Summer myths: Common stereotypes of school breaks

by Ariana Sadoughi. 0 Comments

When June rolls around, everyone is anxious for summer vacation to start. Students, parents, and, Im sure even teachers, are anticipating a long, relaxing break from non-stop work.

But in our dream of summertime, we may imagine a few things: neighborhood kickball games, fireworks, lazy days at the pool, hanging out with your friends, barbecues and picnics, perfect weather, and not a thought about school.

While some of these events may become a reality, most of them are unrealistic. Lets take a look at some untrue expectations of summertime.

Myth 1: You get to see your friends every day.

Reality: This one is either a hit or a miss. What usually occurs is that youre home when all your friends are away, and it just so happens that when you leave for vacation or camp, your friends come home! If youre lucky, you may get a few nice summers when your friends are home and you can live at each others' houses, chilling and having fun like summer should be. So when your parents may ask you why you arent hanging with your friends and are hanging out with only yourself, clue them into your situation so they can understand your misfortune.

Myth 2: There is absolutely no school work or reference to school during the summer.

Reality: Once you get into middle school, and take more difficult classes, teachers could never imagine you forgetting what you learned. So they give you long packets to complete by the start of the next school year. It may only be one or two packets, but its still work. This means your brain is still working all summer. (Unless, of course, you leave your packet for the very last days of vacation!)

Plus, come July, you start to receive e-mails and notifications for your schools Open House, and Back to School Night. And dont even forget school supply shopping. Its a mad rush in those tight aisles of Target and Walmart when everyone is grabbing for the same items, and barely two carts can fit in the width of an aisle with a person barely squeezing through. The pandemonium is crazy ... so you either go early on in the summer (thus, dragging school sooner into your summer) or you go days before school starts (when everything is gone.) So school is mentioned here and there throughout the summertime.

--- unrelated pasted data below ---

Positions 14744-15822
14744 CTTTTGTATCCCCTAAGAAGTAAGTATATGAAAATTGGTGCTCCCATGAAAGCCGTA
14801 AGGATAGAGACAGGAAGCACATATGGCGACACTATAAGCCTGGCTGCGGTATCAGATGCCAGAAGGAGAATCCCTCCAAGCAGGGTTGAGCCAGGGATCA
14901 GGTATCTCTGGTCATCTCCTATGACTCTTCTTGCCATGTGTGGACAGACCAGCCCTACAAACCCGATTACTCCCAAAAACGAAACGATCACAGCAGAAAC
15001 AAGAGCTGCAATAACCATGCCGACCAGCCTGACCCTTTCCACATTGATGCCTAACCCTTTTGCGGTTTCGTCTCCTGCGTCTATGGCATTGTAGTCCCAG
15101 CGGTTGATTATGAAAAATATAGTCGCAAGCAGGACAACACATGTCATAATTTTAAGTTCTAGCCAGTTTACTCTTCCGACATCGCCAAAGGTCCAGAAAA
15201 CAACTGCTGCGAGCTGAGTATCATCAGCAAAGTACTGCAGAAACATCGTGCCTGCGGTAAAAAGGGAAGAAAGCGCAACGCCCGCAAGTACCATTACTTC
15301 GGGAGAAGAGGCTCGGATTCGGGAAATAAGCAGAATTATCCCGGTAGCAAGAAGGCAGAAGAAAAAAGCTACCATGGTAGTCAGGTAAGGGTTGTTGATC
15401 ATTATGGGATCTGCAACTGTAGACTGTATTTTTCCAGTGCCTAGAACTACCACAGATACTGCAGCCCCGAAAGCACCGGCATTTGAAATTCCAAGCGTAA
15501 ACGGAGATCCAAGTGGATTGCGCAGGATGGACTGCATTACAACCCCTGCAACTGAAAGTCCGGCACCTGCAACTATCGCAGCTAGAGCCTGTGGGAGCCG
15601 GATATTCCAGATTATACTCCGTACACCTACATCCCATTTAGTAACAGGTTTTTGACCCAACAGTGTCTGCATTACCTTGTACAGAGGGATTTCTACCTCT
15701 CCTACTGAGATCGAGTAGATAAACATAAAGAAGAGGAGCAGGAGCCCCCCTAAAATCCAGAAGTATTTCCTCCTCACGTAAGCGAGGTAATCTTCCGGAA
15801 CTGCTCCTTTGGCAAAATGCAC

Myth 3: The weather is perfect in the summertime ... always nice for the pool or a barbecue.

Reality: Maybe if you lived down South you would have perfect weather, but not in Maryland! Just the other morning, I was awoken around 6 a.m. with lightning, thunder and heavy buckets of rain pouring down nonstop for a solid half-hour. But the days before that called for extreme heat. Heat and storms arent things that we would like to include in our summer. They just complicate it.

How am I supposed to go to the pool if its even too hot to go outside (even if its in water)?! How am I supposed to go to the pool if there is thunder and lightning?! The weather is nowhere near perfect like what we see on TV shows, and in our summertime fantasies: cool breezes, but just hot enough to go to the pool and be comfortable, sprinkled with a few light afternoon showers. But it is what is, and we just have to deal with what were given ... even if that does mean were stuck inside on a summer day.

So, as you can tell, many of our visions of summer are stereotypes. As unfortunate as this is, we need to appreciate the amazing parts of summer, and the fun that they bring.

Ariana Sadoughi, a local student, writes a monthly column for

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